I posted a link to the episode when I finished it and got it out on my website. Then in a comment, I gave Howard a shout-out, as to say Thank You…I remember this little one off you did and it spoke to me and I just want you to know you made a difference. Over the years I’d told him this often. But you can’t thank people like him enough. Trying to make a living at art is a hard, hard path. Doubly so if you dare to be an out and proud gay cartoonist. He never got the commercial success and respect he deserved and I’m convinced that was why, because as a storyteller and draftsman he had very few peers. Seriously…look at his lines. They’re perfect. Every one. Compare his draftsmanship to Any commercial cartoonist you like. The polish he put into everything he did, no matter how small or trivial, is intense.

He was at the top of the art form. And as a storyteller he was among the best. There’s his magnum opus, Stuck Rubber Baby, of course. But look at some of the amazing work he did in Gay Comix. Billy Goes Out for instance. At its surface it’s the story of a young gay man hitting the backrooms for some quick anonymous sex. But look deeper and there’s a heartbreaking story of love found, and lost to hate, and the struggle to go on with life, somehow, after the worst has happened. There’s one panel in it that is I think quintessential Howard Cruse in its surreality while looking life’s bad moments right in the eye and not flinching. Earlier on in the story we’ve seen one of Billy’s older relatives instructing him to keep the gay thing in the closet for the sake of his career, and in another panel telling him off handedly that homosexual love was just mutual masturbation. Billy explodes on him while his boyfriend Brad tries to calm him down. Who are You to tell us how we feel!  Then toward the end of the story we find ourselves looking down on that older relative’s grave site from above, the coffin in the ground being shovelled over by a graveyard worker. But the coffin is open and the relative is looking back up at us as his grave is being filled in, saying that his married life was horrible and he hated every moment of it but at least he has someone to cry over his grave. And, one supposes, he knows Billy won’t. Because homosexual love is just mutual masturbation, and his marriage however much he hated it, was more real than Billy’s love for Brad. The scene creeps you out. Howard gave the chillingly heartless mindset of the bigot its perfect representation in that one single amazingly and meticulously drawn panel.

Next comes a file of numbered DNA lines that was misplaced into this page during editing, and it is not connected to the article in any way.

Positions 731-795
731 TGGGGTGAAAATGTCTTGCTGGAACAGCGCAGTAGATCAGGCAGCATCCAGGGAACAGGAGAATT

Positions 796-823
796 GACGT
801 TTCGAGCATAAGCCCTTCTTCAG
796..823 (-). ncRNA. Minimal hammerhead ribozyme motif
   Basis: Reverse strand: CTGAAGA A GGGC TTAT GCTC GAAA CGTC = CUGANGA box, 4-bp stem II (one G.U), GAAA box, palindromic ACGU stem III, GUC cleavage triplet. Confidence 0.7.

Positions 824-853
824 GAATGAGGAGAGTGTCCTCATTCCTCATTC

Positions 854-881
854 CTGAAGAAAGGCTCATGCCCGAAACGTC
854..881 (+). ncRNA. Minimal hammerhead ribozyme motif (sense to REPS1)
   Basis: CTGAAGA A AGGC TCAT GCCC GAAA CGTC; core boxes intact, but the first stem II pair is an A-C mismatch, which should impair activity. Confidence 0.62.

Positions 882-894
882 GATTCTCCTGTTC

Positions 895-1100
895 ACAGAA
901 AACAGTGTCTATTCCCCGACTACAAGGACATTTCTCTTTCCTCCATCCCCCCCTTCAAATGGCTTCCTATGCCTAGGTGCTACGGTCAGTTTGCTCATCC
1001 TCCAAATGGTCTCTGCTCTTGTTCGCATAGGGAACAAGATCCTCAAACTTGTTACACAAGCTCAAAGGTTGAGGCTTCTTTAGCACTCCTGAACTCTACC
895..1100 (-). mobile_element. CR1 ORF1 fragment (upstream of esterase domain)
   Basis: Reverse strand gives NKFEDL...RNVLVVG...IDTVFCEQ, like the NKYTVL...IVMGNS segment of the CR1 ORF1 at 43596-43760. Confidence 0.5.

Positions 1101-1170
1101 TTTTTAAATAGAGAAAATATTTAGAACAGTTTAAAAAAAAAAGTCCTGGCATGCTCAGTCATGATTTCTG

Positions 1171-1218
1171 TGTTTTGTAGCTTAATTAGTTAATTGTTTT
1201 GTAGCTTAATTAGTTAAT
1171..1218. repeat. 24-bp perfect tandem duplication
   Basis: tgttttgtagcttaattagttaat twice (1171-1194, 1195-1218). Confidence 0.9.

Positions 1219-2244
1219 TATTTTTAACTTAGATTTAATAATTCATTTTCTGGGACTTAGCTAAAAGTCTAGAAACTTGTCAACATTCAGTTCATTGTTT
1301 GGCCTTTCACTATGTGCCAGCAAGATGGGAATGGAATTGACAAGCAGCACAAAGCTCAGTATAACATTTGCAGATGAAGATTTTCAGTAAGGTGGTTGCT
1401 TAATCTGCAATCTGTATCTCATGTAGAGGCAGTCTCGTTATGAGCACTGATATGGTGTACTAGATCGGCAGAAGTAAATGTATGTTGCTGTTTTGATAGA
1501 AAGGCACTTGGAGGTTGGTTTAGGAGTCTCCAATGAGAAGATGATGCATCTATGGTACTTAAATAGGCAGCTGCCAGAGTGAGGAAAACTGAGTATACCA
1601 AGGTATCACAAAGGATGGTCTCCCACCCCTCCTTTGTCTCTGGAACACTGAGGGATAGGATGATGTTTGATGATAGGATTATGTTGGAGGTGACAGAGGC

So when I posted a link to my newest ACOS episode I waved at Howard, because his example is a big part of why I keep working on it. And as he always did, because he had a big heart, he waved back, and encouraged me to keep at it, that I was making a difference too, just by putting my story out there. You get encouragement from one of your heroes and it really lifts you up.

And now I am more determined than ever. I’m going to miss him. But looking through the tributes he’s getting from the community…cartoonists, activists, family and friends…it does my heart good to know he Was successful at the most important thing of all. By coming out and telling his stories, he made a difference, a real substantial difference, in people’s lives. He was loved. He touched so many lives. And he showed us that we could make a difference too…all of us…whether by art or activism or however…by being our authentic selves, and telling our stories. That is how you defeat hate.